Dream of: 20 July 1982 "About Nothing"

During the United States Civil War, I was watching a scene on a field beside a river. A group of black men, women and children were fighting for the South. On the field, with their backs to the black people, was a group of people with gray blankets over their heads. Apparently the people under the blankets were old and helpless, and the black people were preparing to attack them. The blacks were going to rush up behind the old people and kill them.

Many black women and children waited by the river as the black men began running toward the gray figures. The black men had their guns ready, but just as the black men reached the gray figures, the figures turned, threw off their blankets, and revealed that they were actually Union solders. The Union soldiers began shooting so quickly that the black men didn't have time to respond. The field was soon covered with dead black men. The same thing was happening to small groups of gray figures all over the field. It was a complete slaughter of the blacks.

After killing the black men who had been attacking, the Union soldiers turned their weapons on the black people still left by the river.

It seemed to me that I had been witnessing much slaughter on the battlefield lately.

Shortly thereafter I found myself in a large southern city, which I thought might be Atlanta. The town was occupied by both Union and Confederate soldiers. Both were walking around the streets. I myself was a high-ranking Union soldier, perhaps a captain. I was wearing a blue trench coat and a blue hat. I walked through the streets, observing how the blue and gray soldiers were together. I thought that was done for convenience at the moment, because both sides were occupying the city and they were only living together because they had to.

As I walked into what appeared to be a hotel, a swarthy man, perhaps a Mexican, was selling some trinkets. He said something to me as he tried to sell me something, and he actually put his hand on me. I jerked away, shot him a severe look and said, "Don't touch me."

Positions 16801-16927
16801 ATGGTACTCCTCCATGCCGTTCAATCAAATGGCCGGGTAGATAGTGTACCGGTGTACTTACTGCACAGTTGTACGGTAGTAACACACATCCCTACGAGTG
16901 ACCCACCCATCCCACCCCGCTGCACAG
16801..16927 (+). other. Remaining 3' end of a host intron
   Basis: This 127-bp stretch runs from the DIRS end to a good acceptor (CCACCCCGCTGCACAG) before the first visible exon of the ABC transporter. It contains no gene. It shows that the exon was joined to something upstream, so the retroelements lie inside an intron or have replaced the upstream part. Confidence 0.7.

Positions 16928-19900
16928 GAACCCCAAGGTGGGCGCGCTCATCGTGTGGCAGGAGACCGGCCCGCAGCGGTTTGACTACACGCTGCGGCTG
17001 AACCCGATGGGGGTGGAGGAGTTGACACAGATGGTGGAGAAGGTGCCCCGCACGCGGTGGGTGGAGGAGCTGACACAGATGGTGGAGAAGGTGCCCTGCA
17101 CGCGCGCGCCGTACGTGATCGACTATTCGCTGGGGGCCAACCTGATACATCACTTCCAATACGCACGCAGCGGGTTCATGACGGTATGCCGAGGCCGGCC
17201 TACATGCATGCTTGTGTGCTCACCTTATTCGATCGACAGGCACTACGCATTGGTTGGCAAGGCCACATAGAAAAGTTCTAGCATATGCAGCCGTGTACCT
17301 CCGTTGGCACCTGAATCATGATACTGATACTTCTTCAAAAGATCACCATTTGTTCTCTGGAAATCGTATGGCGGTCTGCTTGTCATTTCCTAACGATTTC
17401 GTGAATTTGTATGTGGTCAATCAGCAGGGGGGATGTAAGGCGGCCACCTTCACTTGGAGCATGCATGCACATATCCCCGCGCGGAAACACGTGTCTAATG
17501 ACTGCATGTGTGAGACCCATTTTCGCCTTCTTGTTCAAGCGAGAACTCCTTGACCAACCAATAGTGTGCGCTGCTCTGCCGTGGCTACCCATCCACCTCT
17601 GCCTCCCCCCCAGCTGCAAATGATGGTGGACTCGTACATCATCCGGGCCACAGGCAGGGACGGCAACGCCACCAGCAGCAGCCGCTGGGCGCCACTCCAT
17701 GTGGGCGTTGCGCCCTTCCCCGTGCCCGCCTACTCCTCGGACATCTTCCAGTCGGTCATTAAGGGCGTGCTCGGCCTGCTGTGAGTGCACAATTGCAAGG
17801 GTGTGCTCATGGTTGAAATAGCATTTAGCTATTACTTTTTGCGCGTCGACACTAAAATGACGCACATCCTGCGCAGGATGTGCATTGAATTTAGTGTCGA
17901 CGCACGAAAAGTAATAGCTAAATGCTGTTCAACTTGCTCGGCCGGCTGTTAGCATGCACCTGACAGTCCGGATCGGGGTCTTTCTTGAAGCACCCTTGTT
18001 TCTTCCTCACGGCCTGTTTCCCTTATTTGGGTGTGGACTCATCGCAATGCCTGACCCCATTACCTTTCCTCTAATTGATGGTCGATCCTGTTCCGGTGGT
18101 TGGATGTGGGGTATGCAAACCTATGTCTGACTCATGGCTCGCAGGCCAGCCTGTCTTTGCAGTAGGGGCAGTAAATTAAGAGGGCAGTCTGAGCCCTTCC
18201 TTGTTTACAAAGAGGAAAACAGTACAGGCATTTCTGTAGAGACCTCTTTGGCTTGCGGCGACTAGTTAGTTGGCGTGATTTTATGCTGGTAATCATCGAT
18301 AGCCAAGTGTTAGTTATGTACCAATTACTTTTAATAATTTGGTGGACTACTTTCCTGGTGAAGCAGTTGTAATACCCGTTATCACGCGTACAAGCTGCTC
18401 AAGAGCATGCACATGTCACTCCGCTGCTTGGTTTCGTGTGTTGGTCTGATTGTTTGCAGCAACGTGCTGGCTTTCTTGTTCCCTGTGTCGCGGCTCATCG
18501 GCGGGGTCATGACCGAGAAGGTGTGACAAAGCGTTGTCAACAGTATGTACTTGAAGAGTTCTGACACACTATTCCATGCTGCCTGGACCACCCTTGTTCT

He realized he had made a mistake and backed off. I felt authoritative in my blue uniform and I knew I could severely punish him.

I walked on into what appeared to be a mall, mostly brown in color. As I strolled around, I felt quite melancholy, saddened by the war. Not paying much attention to where I was going, I began climbing some stairs. A slim girl in a white top began walking next to me on my right. She was quite attractive. She had short brunette hair and a pretty face. She looked something like Colburn (a female law student).  I felt like putting my arm around her. I turned to her and said, "Would you like to go eat with me?"

She looked at me and responded "No."

She said she had just eaten. I said, "Well, how about a drink then?"

She looked back at me and said that she would have a drink with me, but that she thought everyplace was closed right now."

We walked to the top of the stairs. I saw a small restaurant which appeared to be closed. Then I saw two large double doors, and I suggested that we go in. As I opened up the doors, she said she didn't think this place was open. We walked through the doors into a luxurious restaurant. She said, "I've never been in here."

I had been in restaurants like this one before. In fact, it was the kind of place to which I was now accustomed. I was now accustomed to the more luxurious things in life. I walked in as if I owned the place. I thought she was probably not used to eating in nice restaurants like this.

We turned a corner and squeezed between a wall and a bench. We walked toward the back; quite a few people were seated in the restaurant. Tables were in the center of the room and booths were along the walls. She immediately walked over to one booth and sat down. A couple plates were on the table and some money was in one plate. I really didn't want to sit at this booth and I suggested that we move to another.